Factor-based funds are a form of active management. They offer the potential to achieve specific risk and return objectives by purposely and explicitly "tilting" portfolios toward certain stock characteristics, like recent momentum, higher quality, or lower stock prices.
But they come with significantly more risk than you'd experience investing in the broader stock market.
A few things to think about before you invest
Factor funds are high-risk investments that should be used only by investors who:
Fully understand the risks and potential benefits of each factor.
Please don't base your investment strategy on a legal disclaimer.

I totally endorse the idea that people should invest only in things they understand. But the idea that factor investing is inherently more risky than other forms of investing is a misunderstanding. A factor-based fund CAN be risky, but then again so can other approaches including market cap weighted index funds.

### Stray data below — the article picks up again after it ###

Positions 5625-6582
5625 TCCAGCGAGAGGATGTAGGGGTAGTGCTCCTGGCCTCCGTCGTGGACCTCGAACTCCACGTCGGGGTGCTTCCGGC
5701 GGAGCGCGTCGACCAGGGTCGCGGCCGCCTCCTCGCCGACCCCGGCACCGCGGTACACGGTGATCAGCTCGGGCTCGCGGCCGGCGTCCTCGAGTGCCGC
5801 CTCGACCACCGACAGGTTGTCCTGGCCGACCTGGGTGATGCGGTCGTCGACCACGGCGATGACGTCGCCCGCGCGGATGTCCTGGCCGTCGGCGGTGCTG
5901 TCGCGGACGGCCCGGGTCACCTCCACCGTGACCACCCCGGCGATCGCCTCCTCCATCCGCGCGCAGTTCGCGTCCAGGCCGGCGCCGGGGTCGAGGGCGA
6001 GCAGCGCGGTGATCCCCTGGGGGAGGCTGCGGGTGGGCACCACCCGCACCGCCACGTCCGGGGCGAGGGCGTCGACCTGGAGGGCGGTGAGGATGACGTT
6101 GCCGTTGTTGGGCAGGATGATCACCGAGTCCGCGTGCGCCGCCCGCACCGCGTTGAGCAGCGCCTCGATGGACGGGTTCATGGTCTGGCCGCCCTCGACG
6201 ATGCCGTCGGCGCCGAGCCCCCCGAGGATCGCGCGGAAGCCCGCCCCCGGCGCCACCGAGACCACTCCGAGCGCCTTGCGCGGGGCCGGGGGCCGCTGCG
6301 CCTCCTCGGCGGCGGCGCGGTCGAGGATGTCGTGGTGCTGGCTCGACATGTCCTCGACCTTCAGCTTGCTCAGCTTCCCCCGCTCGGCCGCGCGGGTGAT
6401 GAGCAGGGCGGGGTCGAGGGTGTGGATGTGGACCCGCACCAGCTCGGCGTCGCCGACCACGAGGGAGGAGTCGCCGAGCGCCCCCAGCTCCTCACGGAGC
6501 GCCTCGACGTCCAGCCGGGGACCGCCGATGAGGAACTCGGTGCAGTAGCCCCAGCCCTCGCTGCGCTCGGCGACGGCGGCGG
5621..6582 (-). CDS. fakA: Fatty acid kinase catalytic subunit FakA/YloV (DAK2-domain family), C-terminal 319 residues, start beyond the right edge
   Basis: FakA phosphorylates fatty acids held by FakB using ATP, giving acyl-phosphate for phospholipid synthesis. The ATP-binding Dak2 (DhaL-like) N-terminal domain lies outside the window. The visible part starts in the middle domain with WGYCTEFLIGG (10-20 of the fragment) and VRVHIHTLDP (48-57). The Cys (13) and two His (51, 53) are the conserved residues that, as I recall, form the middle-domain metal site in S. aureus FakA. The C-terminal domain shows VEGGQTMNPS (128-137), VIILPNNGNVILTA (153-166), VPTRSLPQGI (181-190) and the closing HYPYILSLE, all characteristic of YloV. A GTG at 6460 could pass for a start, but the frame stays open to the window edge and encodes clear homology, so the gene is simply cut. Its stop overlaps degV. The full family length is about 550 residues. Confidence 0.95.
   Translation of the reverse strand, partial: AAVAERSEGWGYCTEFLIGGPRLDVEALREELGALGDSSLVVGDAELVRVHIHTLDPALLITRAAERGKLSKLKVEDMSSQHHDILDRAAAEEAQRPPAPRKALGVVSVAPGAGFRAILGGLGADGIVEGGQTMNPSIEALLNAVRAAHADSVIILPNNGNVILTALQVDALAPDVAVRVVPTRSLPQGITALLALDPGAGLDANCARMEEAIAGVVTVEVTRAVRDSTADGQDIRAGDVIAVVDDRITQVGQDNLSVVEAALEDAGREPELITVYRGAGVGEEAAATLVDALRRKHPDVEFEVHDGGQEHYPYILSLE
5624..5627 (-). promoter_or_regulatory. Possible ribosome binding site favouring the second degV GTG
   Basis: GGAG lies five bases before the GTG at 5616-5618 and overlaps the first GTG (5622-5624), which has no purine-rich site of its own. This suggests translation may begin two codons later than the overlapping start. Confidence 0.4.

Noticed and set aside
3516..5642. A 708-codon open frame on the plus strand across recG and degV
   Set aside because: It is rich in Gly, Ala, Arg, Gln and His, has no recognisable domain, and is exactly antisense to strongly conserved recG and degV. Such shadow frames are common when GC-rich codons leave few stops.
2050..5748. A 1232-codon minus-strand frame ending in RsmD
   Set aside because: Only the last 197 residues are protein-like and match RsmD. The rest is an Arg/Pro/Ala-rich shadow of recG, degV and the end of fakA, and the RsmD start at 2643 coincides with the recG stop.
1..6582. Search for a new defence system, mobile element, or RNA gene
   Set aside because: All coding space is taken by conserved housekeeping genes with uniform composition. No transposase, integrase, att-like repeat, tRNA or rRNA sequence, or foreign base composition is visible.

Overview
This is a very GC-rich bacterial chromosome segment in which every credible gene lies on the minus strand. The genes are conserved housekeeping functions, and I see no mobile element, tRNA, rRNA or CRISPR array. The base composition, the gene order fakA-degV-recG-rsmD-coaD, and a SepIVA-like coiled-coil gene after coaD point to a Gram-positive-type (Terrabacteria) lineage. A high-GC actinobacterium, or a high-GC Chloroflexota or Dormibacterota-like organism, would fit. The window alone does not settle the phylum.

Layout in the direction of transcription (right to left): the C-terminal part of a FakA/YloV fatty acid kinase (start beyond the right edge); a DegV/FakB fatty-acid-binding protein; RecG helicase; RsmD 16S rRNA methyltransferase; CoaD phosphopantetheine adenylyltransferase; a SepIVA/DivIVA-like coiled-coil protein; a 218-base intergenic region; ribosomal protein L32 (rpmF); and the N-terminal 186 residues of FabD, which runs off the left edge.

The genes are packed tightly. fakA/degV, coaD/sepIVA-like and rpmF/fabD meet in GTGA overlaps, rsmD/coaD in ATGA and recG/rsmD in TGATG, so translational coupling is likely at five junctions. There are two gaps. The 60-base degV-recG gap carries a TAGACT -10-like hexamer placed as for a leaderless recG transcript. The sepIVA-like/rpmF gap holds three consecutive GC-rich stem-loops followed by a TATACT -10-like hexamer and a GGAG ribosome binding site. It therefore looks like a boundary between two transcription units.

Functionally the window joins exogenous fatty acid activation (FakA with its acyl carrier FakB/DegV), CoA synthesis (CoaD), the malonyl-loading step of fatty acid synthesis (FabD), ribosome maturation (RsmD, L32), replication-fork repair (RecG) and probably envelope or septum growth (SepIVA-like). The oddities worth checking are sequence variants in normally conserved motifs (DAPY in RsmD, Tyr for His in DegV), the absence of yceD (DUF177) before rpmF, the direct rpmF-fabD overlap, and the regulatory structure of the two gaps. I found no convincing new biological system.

On its "Risk Potential" scale of 1 (lowest risk) to 5 (highest risk), Vanguard gives its U.S. Multifactor Fund (VFMFX) a rating of 4, which they categorize as "Moderate to Aggressive".

Some popular funds they rate as 5 ("Aggressive") include Total International Stock Index, Tax-Managed Small-Cap, International Dividend Appreciation Index, and PRIMECAP Fund.

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Re: Morningstar: What to Consider When Picking Multifactor ETFs

Post by indexonlyplease » Fri Jul 06, 2018 10:05 am

vineviz wrote:
Fri Jul 06, 2018 9:49 am
indexonlyplease wrote:
Fri Jul 06, 2018 9:23 am
From Vanguard site

What are "factor based" funds?
Factor-based funds are a form of active management. They offer the potential to achieve specific risk and return objectives by purposely and explicitly "tilting" portfolios toward certain stock characteristics, like recent momentum, higher quality, or lower stock prices.
But they come with significantly more risk than you'd experience investing in the broader stock market.
A few things to think about before you invest
Factor funds are high-risk investments that should be used only by investors who:
Fully understand the risks and potential benefits of each factor.
Please don't base your investment strategy on a legal disclaimer.